To the Editor:
On May 3, this nation will recognize the 61st annual Day of Prayer. We will observe it locally from 7-9 p.m. at the Knights of Columbus Hall.
In 1776, the Continental Congress regularly called for prayer in its deliberations as this nation was being born. Strong, unyielding and opposing philosophies were hotly debated. Benjamin Franklin made an appeal for prayer stating, "I see this truth, that God governs in the affairs of men. And if a sparrow cannot fall to the ground without His notice, is it probable that an empire could rise without His aid? ... I beg leave to move that hence forth prayers imploring the assistance of Heaven and its blessing on our deliberations be held in this Assembly every morning."
Prayer was then offered every morning before deliberations. Breakthrough agreement came. The foundational structure of our government and its balance of powers through three branches came from Isaiah 33:22, "the Lord is our Judge, the Lord is our Ruler, the Lord is our King."
National Days of Prayer have been part of our rich heritage, with earlier presidents making it a day of their own choosing. President Harry Truman in 1952 signed a joint resolution of Congress establishing an annual National Day of Prayer. In 1988, President Ronald Regan and Congress amended the law to designate the first Thursday of every May to be an annual observance.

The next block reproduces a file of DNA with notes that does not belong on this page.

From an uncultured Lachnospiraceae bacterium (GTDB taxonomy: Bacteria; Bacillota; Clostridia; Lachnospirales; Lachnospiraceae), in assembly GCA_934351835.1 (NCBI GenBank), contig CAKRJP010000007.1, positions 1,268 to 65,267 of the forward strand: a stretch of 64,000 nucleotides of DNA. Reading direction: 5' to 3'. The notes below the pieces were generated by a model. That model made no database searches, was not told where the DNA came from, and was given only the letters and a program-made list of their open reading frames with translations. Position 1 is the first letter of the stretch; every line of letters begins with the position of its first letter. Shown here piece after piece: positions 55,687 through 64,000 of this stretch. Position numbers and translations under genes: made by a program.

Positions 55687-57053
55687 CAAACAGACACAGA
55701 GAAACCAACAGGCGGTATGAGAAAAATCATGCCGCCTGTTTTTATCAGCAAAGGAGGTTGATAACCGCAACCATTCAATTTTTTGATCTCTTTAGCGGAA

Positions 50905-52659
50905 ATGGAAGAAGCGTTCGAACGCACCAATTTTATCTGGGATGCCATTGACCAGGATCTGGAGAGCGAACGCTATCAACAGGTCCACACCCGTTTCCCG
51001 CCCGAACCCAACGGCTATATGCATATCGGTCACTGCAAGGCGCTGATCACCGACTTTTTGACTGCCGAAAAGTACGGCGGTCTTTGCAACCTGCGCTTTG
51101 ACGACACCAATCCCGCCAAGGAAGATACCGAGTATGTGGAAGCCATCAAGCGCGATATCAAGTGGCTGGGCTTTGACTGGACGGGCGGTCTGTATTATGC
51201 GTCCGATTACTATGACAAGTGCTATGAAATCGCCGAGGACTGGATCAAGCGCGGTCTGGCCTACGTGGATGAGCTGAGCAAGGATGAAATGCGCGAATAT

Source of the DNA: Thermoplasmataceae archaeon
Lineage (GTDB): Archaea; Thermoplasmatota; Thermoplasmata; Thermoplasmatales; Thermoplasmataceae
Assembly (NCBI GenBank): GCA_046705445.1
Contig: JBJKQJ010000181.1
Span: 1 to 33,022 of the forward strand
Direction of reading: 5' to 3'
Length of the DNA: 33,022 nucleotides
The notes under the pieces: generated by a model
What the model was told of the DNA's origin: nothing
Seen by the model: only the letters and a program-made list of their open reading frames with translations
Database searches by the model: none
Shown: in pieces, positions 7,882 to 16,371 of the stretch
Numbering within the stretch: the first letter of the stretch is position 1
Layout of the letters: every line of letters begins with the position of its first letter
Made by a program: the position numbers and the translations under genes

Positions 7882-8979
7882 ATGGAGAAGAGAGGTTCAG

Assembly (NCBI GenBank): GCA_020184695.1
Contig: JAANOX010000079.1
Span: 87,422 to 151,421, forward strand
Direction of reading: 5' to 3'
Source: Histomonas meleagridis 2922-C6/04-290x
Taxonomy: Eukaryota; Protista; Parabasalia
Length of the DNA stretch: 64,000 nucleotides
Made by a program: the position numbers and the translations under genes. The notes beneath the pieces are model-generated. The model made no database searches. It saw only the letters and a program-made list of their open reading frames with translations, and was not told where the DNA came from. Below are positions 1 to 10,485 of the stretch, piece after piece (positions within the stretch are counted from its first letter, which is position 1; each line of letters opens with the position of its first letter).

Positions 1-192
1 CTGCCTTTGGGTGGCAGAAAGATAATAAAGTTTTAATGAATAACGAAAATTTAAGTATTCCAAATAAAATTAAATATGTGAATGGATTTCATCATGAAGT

Each year, national, state and local leaders sign proclamations encouraging all Americans to pray. The intent is to encourage all people of all faiths to pray, and to follow our founding fathers example of seeking wisdom from God.
The First Amendment added to our Constitution in 1791 states: "Congress shall make no law respecting an establishment of religion, or prohibiting the free exercise thereof; or abridging the freedom of speech, or the press; or the right of the people peaceably to assemble, and to petition the government for a redress of grievances." No other country allows people of all faiths to have such "asylum, prosperity and freedom of worship." (Patrick Henry, governor of Virginia and legislator, 1790).
I am part of a volunteer coordinating network that organizes local, state and federal observances across the nation. These observances begin at sunrise in Maine and continue through the day until sunset in Hawaii.
This year, our local National Day of Prayer emphasis will be family issues, and the proposed Minnesota Marriage Amendment that will be on the ballot in November. Teresa Collett, law professor from St. Thomas University, will speak and answer questions on the legal implications of this amendment. Please join us 7-9 p.m. May 3 at the Knights of Columbus Hall.